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We're Not Worried About K2fly's (ASX:K2F) Cash Burn

Just because a business does not make any money, does not mean that the stock will go down. For example, although software-as-a-service business Salesforce.com lost money for years while it grew recurring revenue, if you held shares since 2005, you'd have done very well indeed. Having said that, unprofitable companies are risky because they could potentially burn through all their cash and become distressed.

So, the natural question for K2fly (ASX:K2F) shareholders is whether they should be concerned by its rate of cash burn. For the purpose of this article, we'll define cash burn as the amount of cash the company is spending each year to fund its growth (also called its negative free cash flow). We'll start by comparing its cash burn with its cash reserves in order to calculate its cash runway.

View our latest analysis for K2fly

Does K2fly Have A Long Cash Runway?

You can calculate a company's cash runway by dividing the amount of cash it has by the rate at which it is spending that cash. As at June 2022, K2fly had cash of AU$8.3m and no debt. Importantly, its cash burn was AU$3.7m over the trailing twelve months. That means it had a cash runway of about 2.3 years as of June 2022. Importantly, though, the one analyst we see covering the stock thinks that K2fly will reach cashflow breakeven before then. If that happens, then the length of its cash runway, today, would become a moot point. Depicted below, you can see how its cash holdings have changed over time.

debt-equity-history-analysis
debt-equity-history-analysis

How Well Is K2fly Growing?

Some investors might find it troubling that K2fly is actually increasing its cash burn, which is up 31% in the last year. The good news is that operating revenue increased by 44% in the last year, indicating that the business is gaining some traction. On balance, we'd say the company is improving over time. While the past is always worth studying, it is the future that matters most of all. For that reason, it makes a lot of sense to take a look at our analyst forecasts for the company.

How Easily Can K2fly Raise Cash?

While K2fly seems to be in a fairly good position, it's still worth considering how easily it could raise more cash, even just to fuel faster growth. Generally speaking, a listed business can raise new cash through issuing shares or taking on debt. One of the main advantages held by publicly listed companies is that they can sell shares to investors to raise cash and fund growth. By comparing a company's annual cash burn to its total market capitalisation, we can estimate roughly how many shares it would have to issue in order to run the company for another year (at the same burn rate).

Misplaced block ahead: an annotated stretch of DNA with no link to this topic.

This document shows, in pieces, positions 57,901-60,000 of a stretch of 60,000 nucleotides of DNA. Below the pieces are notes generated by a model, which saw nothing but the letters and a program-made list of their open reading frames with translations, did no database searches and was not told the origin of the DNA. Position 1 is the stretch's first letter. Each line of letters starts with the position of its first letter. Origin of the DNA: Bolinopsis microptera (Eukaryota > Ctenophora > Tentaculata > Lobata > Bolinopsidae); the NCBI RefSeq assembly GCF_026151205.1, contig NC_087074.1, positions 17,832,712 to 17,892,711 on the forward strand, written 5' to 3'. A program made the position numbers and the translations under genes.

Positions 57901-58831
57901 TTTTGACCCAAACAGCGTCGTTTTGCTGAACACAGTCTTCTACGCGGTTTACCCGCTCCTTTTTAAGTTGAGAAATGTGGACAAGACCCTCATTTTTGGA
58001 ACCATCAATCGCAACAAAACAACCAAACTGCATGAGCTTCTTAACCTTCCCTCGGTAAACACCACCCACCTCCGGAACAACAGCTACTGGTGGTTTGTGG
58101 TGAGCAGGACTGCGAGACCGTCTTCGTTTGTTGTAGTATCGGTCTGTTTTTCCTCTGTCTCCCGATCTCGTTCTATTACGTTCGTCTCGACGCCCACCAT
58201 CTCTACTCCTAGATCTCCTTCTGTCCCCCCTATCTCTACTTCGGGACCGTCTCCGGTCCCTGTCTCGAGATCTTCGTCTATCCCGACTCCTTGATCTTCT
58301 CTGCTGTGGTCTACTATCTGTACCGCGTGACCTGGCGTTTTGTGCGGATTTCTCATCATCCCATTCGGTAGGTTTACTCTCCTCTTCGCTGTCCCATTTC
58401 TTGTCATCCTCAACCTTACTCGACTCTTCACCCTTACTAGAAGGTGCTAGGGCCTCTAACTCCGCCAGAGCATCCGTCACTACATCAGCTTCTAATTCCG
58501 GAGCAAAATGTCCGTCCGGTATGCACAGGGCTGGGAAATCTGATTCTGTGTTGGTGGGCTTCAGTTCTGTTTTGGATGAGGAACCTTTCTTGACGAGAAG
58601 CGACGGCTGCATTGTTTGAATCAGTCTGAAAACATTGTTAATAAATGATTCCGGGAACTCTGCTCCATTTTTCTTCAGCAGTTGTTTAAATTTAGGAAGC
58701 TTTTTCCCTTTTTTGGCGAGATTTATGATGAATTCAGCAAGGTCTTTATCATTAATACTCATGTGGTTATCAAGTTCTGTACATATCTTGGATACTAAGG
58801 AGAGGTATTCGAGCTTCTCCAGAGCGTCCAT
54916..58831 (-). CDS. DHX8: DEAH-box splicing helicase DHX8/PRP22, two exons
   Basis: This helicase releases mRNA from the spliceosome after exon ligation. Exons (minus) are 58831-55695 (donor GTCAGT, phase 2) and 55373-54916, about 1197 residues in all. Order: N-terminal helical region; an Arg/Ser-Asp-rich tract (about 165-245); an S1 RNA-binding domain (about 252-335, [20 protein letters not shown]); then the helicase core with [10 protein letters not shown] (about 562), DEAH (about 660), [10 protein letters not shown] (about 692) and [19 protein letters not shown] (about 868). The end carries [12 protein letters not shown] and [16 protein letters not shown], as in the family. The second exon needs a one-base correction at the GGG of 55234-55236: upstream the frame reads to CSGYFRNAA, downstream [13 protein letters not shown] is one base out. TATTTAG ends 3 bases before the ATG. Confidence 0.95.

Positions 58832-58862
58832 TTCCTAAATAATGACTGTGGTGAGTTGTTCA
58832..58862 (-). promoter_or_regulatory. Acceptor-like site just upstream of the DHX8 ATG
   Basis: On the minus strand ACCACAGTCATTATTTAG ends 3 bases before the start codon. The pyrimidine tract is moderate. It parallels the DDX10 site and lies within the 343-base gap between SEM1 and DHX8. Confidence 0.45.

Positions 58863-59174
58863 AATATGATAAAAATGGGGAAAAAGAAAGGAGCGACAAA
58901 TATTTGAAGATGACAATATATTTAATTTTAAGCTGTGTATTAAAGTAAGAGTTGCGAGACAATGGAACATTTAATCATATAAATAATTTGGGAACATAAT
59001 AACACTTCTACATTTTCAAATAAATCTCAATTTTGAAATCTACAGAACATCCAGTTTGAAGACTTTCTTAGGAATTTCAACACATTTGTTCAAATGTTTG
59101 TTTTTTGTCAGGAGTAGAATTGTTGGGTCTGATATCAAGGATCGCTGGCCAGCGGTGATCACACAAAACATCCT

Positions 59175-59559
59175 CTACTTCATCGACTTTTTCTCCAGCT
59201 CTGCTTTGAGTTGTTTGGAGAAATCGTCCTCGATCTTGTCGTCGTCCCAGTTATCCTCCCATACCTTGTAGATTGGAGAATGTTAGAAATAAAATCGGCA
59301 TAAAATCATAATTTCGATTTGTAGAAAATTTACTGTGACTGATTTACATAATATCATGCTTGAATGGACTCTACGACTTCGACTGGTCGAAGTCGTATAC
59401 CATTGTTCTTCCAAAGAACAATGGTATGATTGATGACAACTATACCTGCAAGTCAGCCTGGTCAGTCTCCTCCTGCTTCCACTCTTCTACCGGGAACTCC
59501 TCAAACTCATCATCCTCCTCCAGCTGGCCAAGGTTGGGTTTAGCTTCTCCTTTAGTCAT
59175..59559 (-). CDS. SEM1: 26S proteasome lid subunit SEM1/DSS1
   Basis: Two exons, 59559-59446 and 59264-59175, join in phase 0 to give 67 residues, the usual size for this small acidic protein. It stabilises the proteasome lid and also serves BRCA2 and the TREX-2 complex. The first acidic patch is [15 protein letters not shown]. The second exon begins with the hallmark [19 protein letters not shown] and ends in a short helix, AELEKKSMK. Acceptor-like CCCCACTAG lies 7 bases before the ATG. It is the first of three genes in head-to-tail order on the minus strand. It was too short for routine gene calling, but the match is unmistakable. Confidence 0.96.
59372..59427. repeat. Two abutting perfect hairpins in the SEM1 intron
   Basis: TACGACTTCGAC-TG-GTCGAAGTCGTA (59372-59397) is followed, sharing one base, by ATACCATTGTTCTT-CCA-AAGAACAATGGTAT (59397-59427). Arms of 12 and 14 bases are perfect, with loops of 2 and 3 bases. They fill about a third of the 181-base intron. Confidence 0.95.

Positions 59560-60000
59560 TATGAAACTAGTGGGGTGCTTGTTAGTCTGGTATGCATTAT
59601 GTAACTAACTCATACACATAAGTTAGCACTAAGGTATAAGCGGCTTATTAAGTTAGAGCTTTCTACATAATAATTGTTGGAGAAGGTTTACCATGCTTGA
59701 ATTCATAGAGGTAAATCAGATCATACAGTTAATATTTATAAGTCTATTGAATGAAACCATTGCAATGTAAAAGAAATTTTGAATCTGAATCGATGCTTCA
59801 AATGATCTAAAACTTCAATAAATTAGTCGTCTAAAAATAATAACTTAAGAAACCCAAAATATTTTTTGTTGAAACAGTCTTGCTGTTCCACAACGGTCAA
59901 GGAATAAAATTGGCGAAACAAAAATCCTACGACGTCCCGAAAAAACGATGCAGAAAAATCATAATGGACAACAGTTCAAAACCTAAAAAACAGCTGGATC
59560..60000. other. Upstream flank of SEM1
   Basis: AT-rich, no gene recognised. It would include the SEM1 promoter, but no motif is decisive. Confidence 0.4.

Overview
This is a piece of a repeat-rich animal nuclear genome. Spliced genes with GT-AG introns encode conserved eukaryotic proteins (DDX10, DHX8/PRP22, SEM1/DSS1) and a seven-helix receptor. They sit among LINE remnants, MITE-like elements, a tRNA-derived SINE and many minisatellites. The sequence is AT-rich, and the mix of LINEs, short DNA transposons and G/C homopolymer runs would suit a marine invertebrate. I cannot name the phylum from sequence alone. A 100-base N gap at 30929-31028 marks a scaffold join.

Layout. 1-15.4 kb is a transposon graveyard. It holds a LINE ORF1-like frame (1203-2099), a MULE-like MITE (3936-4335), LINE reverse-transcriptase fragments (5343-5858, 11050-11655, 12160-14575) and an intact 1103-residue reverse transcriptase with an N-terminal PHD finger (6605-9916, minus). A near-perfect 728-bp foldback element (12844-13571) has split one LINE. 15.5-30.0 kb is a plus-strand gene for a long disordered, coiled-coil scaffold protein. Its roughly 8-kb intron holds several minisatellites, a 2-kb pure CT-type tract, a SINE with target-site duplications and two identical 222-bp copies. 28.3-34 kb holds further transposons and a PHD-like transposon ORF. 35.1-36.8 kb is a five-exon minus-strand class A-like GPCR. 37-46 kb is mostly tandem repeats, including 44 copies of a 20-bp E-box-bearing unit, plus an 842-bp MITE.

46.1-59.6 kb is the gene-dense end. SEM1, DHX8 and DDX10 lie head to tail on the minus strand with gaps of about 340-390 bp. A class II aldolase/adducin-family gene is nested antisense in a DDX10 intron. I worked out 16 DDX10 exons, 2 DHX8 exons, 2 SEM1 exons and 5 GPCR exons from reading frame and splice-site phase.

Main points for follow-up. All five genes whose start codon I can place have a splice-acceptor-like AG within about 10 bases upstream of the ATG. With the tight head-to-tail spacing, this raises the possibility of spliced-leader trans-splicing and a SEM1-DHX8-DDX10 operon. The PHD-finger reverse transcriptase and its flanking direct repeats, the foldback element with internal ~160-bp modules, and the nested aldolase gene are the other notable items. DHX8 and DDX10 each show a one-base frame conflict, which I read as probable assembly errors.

K2fly's cash burn of AU$3.7m is about 11% of its AU$33m market capitalisation. Given that situation, it's fair to say the company wouldn't have much trouble raising more cash for growth, but shareholders would be somewhat diluted.

Is K2fly's Cash Burn A Worry?

It may already be apparent to you that we're relatively comfortable with the way K2fly is burning through its cash. For example, we think its revenue growth suggests that the company is on a good path. While its increasing cash burn wasn't great, the other factors mentioned in this article more than make up for weakness on that measure. There's no doubt that shareholders can take a lot of heart from the fact that at least one analyst is forecasting it will reach breakeven before too long. After considering a range of factors in this article, we're pretty relaxed about its cash burn, since the company seems to be in a good position to continue to fund its growth. Readers need to have a sound understanding of business risks before investing in a stock, and we've spotted 2 warning signs for K2fly that potential shareholders should take into account before putting money into a stock.

Of course, you might find a fantastic investment by looking elsewhere. So take a peek at this free list of companies insiders are buying, and this list of stocks growth stocks (according to analyst forecasts)

Have feedback on this article? Concerned about the content? Get in touch with us directly. Alternatively, email editorial-team (at) simplywallst.com.

This article by Simply Wall St is general in nature. We provide commentary based on historical data and analyst forecasts only using an unbiased methodology and our articles are not intended to be financial advice. It does not constitute a recommendation to buy or sell any stock, and does not take account of your objectives, or your financial situation. We aim to bring you long-term focused analysis driven by fundamental data. Note that our analysis may not factor in the latest price-sensitive company announcements or qualitative material. Simply Wall St has no position in any stocks mentioned.

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